Newspaper article The Canadian Press

'Magnificent Seven' Director Hopes to Set New Standard for Diversity in Westerns

Newspaper article The Canadian Press

'Magnificent Seven' Director Hopes to Set New Standard for Diversity in Westerns

Article excerpt

TIFF kicks off with diverse Hollywood western

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TORONTO - "Magnificent Seven" director Antoine Fuqua is tipping his hat to Hollywood for giving him the wherewithal to deliver a multi-ethnic cowboy movie, led by Denzel Washington.

"This becomes the new definition of what a western is," Fuqua told a Toronto International Film Festival press conference on Thursday as his international cast of stars sat alongside him.

Among the other marquee names in attendance were Chris Pratt, South Korea's Byung-hun Lee and Mexican actor Manuel Garcia-Rulfo. Their movie officially ushered in the 11-day film festival in downtown Toronto.

"You've got to give the studio credit when they do something like this," Fuqua added about his diverse cast.

"They didn't blink an eye."

The star-studded remake of the 1960 Hollywood western -- itself a reinterpretation of Akira Kurosawa's "Seven Samurai" -- has been in the works for a long time. But it arrives at TIFF during what's widely considered to be a pivotal year in how racial diversity is represented on movie screens.

Washington shied away from linking the film too closely with some sort of cinematic statement.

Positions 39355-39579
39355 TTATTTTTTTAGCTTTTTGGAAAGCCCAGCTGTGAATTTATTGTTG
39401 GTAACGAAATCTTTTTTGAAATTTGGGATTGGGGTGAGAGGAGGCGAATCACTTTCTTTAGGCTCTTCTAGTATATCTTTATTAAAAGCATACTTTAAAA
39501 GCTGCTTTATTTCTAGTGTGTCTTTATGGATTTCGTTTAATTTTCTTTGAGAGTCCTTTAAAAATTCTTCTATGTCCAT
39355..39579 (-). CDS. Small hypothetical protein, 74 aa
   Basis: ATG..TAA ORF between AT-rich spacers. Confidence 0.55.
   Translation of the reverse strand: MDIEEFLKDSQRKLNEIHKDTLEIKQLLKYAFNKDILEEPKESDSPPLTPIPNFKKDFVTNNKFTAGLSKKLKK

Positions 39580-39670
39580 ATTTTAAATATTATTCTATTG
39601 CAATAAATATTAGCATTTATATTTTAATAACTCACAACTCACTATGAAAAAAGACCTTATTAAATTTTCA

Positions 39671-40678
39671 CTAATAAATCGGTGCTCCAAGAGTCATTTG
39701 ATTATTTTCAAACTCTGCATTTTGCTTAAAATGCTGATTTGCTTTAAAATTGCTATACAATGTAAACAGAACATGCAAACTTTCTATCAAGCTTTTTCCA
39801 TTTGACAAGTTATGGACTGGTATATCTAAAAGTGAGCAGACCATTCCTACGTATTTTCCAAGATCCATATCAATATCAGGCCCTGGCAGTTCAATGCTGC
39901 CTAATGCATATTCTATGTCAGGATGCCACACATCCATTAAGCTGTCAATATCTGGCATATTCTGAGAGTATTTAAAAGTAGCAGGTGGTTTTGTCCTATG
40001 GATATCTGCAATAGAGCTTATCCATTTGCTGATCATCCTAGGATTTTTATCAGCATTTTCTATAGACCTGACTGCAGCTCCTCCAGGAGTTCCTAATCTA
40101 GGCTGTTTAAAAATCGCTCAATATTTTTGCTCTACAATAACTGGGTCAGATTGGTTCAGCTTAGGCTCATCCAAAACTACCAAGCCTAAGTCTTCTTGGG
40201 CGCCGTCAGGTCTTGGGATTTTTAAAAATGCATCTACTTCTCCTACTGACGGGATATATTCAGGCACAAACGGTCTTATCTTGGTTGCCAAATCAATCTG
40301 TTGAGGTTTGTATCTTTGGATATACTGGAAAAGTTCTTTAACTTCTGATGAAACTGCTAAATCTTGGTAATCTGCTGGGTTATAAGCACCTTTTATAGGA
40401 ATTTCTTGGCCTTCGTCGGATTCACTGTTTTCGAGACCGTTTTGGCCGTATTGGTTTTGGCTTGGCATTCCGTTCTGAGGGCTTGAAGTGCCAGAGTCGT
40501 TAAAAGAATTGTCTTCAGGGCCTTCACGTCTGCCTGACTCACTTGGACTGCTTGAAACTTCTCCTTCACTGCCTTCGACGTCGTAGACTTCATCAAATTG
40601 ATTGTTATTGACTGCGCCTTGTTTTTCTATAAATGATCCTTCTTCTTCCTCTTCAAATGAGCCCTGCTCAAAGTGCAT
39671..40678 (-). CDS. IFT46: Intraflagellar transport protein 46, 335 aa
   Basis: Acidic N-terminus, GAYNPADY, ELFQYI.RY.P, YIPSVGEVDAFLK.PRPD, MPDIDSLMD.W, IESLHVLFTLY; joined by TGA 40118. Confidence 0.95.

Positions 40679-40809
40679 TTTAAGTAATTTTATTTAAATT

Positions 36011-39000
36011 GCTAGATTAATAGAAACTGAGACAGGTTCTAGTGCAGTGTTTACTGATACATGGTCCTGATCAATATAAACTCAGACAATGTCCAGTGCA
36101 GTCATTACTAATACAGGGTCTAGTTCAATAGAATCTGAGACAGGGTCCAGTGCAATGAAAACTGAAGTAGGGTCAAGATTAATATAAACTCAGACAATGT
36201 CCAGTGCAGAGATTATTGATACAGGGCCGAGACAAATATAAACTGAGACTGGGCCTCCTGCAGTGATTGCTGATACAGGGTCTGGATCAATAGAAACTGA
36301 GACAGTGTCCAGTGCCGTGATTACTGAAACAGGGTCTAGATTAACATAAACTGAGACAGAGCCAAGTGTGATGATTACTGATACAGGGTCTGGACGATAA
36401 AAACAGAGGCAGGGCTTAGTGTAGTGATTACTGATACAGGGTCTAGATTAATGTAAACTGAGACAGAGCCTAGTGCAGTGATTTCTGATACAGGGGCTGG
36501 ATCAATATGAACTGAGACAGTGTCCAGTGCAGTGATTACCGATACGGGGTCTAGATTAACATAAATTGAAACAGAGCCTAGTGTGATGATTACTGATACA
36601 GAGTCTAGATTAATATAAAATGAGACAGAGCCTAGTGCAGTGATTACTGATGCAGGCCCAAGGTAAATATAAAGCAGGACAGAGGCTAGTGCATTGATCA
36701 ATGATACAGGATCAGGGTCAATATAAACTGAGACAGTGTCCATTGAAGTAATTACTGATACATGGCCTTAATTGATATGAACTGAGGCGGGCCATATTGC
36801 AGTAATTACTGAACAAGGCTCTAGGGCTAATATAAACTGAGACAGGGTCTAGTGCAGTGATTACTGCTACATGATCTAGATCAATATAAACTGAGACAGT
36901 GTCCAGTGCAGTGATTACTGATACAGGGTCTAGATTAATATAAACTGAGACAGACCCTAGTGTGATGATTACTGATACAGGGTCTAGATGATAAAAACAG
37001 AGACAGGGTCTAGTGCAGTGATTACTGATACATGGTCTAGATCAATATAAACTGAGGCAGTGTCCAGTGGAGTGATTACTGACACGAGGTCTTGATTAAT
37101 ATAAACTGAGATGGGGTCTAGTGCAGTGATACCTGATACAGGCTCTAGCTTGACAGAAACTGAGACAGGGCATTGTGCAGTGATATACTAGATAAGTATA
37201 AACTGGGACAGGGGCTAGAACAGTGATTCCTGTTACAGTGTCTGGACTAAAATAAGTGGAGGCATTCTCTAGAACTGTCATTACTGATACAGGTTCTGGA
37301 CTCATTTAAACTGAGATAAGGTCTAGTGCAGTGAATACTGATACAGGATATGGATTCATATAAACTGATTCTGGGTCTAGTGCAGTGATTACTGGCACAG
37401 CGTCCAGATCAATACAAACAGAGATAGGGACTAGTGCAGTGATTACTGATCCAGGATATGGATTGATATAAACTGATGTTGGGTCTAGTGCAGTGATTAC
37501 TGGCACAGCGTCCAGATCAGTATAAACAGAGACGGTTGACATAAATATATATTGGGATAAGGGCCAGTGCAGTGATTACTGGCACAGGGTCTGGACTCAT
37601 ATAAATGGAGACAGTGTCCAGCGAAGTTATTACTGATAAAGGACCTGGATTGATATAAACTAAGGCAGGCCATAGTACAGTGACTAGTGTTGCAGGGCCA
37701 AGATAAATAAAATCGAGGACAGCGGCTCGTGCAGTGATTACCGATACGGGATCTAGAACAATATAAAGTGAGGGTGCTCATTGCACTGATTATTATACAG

"It's a movie. It's for people to enjoy," he said.

"What do they want to get from it? It depends what you bring to it."

Washington said when crafting his character he didn't watch the popular Hollywood western its loosely based on, which starred Yul Brynner and Steve McQueen.

"I didn't keep away from it, I just didn't know how it would help me," he said.

Washington did, however, watch the original Kurosawa version which Fuqua screened for the entire cast, and found other inspiration in books about the tough lives of frontier women.

He pointed to Mary Fields, also known as Black Mary, a freed slave who is considered the first black woman employed by the U.S. postal service.

"Black Mary knocked guys out," Washington said with a chuckle.

Fuqua hinted that he's hopeful his new western might be a harbinger for more open-mindedness in commercial cinema.

"You can make a 'Magnificent Seven' with all women," Fuqua proposed.

Haley Bennett, the new film's only female lead, echoed his sentiment.

"I got my hands dirty, which was not something a woman got to do in most of these westerns," she said, noting that often female roles never left the kitchen. …

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